It should be noted that new car carbon dioxide emissions will need to be 130 g/km on average (rather than it being a limit), with the further 10 g/km being delivered from a range of other measures. The phased-in targets (as agreed on 1 December between the European Commission, the European Parliament lead negotiators and the French presidency) still represent a real challenge for industry and will require a significant increase in the rate of fuel efficiency improvements over and above those already seen under the carbon dioxide voluntary agreements. Our analysis shows that there is unlikely to be any difference in overall carbon dioxide savings between this system and the original Commission’s proposal which had lower penalties for non-compliance in earlier years.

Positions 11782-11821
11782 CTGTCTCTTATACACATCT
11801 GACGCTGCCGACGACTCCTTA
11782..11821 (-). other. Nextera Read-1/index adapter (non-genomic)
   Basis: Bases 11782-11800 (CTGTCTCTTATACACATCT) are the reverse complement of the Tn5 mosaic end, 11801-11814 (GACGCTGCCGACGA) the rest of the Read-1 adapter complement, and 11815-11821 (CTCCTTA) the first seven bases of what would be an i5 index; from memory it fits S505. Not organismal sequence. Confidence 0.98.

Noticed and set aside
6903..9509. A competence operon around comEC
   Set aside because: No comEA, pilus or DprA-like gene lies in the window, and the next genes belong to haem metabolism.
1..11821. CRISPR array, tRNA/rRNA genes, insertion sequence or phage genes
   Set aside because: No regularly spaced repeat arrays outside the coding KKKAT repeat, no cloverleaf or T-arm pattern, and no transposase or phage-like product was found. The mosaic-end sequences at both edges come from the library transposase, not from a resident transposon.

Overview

Eco-innovations, if properly implemented, will similarly not lead to a change in the overall carbon dioxide emissions from the regulation. Any reduction in g/km carbon dioxide savings measured by the test cycle will need to be matched by additional g/km carbon dioxide savings from the eco-innovations.